Trooper on Cuomo’s security team ordered to transfer after affair with Gov’s daughter

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ALBANY – A report from the New York State Inspector General (OIG) has brought to light that a state  trooper assigned to then-Governor Andrew Cuomo’s security detail was romantically involved with one of the governor’s daughters.  The trooper was ordered to put in for a transfer as soon as Cuomo learned of the affair.

Cuomo has three daughters.  Twins Cara and Mariah were born in 1995 and daughter Michaela was born in 1997.

The New York State Police PBA responded to the report on Friday afternoon, calling it a “power-grab” by Inspector General Lucy Lang.  That Mid-Hudson News story can be found here.

According to the report, State Trooper Duane Pfeiffer, a member of the Protective Service Unit (PSU) which protects the governor and family was ordered to report to State Police Division Headquarters on May 22, 2020 – one day after Cuomo’s daughter informed her father of the romantic relationship with Pfeiffer. After being compelled to an interrogation, Pfeiffer was ordered to request a transfer to a command outside of the capital region.  The commander of the PSU was informed of the affair by the secretary to the governor in a phone call.

Pfeiffer was interviewed by the PSU Commanding Officer and an investigator with the New York State Police Professional Standards Bureau when he arrived.  During the interview, he admitted to having a two-month-long romantic relationship with Cuomo’s daughter.

A decision was made by the first deputy superintendent of the State Police, Kevin Bruen, now superintendent responsible for internal discipline, that Pfeiffer would not face formal disciplinary proceedings, but could no longer serve on the governor’s protective detail, and he needed to transfer to another command.  Bruen decided that one of Pfeiffer’s supervisors, who was also interviewed and admitted being aware of the relationship between Pfeiffer and the governor’s daughter but did nothing, should be subject to discipline for that conduct. Within days, Pfeiffer applied for a transfer to a Troop more than two-and-a-half hours from Albany and his home and was transferred immediately.  His supervisor chose to retire.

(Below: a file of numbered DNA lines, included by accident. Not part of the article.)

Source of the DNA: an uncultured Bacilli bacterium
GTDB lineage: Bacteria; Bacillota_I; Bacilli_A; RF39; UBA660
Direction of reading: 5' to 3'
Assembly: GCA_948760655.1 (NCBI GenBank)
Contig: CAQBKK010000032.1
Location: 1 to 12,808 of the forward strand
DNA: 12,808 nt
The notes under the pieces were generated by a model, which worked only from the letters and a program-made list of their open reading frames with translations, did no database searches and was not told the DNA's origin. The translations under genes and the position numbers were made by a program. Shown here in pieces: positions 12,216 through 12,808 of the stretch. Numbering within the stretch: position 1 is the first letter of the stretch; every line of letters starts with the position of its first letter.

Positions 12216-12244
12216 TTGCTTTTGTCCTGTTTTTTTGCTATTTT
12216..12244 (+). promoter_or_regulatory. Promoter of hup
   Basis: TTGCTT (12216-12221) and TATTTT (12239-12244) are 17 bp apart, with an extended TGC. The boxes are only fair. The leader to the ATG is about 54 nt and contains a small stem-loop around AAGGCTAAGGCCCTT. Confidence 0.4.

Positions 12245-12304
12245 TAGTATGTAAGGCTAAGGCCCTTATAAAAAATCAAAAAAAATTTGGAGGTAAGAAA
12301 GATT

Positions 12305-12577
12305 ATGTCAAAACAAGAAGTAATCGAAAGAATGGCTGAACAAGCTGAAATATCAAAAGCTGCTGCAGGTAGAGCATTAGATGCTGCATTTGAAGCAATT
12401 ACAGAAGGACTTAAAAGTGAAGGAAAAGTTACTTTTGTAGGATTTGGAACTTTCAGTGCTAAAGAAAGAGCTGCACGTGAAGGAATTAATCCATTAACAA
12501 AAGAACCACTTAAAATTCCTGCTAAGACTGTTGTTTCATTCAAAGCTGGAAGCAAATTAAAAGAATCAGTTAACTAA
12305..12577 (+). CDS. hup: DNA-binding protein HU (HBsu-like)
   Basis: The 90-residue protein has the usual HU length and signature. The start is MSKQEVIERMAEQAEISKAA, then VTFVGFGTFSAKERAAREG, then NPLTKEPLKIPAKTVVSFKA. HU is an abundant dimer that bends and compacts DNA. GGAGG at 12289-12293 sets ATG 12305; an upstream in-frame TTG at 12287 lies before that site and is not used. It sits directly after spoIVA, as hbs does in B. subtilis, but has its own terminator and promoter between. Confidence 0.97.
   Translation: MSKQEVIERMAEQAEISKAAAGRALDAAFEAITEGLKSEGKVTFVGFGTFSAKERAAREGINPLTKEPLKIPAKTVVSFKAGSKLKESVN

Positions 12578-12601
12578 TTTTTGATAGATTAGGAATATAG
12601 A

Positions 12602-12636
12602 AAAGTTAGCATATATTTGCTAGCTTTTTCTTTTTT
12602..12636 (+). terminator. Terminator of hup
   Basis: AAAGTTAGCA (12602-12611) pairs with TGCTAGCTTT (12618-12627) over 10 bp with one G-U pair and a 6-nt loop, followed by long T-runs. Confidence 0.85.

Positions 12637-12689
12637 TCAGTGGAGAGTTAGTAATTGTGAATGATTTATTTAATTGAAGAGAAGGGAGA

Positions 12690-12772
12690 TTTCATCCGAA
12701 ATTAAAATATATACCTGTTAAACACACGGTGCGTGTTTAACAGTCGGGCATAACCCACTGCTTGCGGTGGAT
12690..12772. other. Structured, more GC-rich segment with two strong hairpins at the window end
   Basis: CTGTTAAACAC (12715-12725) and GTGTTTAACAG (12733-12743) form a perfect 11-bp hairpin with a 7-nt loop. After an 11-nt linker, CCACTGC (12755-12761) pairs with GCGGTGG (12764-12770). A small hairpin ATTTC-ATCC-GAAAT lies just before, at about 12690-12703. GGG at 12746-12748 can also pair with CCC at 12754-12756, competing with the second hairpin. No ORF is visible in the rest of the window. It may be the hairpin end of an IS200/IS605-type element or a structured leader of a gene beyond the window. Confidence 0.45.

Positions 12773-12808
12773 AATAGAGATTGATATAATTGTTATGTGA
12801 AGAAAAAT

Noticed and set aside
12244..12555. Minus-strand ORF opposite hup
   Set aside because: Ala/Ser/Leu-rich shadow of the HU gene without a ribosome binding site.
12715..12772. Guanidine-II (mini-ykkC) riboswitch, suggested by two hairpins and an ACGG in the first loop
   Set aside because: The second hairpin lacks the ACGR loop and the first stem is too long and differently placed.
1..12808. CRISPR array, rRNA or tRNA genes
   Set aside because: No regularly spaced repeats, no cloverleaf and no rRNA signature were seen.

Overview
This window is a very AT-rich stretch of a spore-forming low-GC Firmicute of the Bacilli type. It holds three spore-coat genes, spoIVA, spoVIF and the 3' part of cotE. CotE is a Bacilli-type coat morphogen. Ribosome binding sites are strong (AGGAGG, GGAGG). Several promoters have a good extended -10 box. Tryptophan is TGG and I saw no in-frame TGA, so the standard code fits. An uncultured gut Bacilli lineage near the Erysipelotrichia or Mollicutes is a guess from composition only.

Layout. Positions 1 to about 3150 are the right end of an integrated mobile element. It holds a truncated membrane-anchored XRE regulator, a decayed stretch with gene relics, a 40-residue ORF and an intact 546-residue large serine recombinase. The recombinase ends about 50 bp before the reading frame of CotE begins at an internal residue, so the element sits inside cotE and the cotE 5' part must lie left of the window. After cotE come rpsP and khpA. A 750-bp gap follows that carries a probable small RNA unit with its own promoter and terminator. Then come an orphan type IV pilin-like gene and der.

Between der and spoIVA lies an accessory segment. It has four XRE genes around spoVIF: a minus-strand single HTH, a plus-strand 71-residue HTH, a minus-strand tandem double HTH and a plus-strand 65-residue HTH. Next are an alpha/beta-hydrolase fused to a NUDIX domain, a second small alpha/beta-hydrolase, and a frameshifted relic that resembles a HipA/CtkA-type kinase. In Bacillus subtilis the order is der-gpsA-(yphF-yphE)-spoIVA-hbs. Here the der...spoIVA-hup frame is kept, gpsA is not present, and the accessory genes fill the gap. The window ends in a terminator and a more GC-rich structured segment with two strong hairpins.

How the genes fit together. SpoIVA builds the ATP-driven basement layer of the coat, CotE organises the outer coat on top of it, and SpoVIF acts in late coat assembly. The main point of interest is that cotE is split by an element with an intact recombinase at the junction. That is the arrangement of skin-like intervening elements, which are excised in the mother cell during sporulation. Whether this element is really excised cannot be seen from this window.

No formal record was entered into the PSB database in the following 18 months, no complaint number was assigned, and the recordings of the two interviews were unable to be located.  Additionally, the office of the State Inspector General was not notified.

On December 6, 2021, a request by the New York State Troopers PBA on behalf of (then recently promoted) Sergeant Pfeiffer, for a copy of his May 22, 2020, compelled statement, as he was entitled to under the PBA contract.  When informed by the State Police that neither a record nor recording could be found, a grievance was filed, and the Offices of the Inspector General commenced an investigation. The OIG report says there were a “myriad procedural flaws in the investigation”.

The OIG report is very critical of the actions by the now Superintendent of the New York State Police, Kevin Bruen for failing to take appropriate disciplinary measures and lists several recommendations for better recordkeeping by the state police.

The full report can be found here.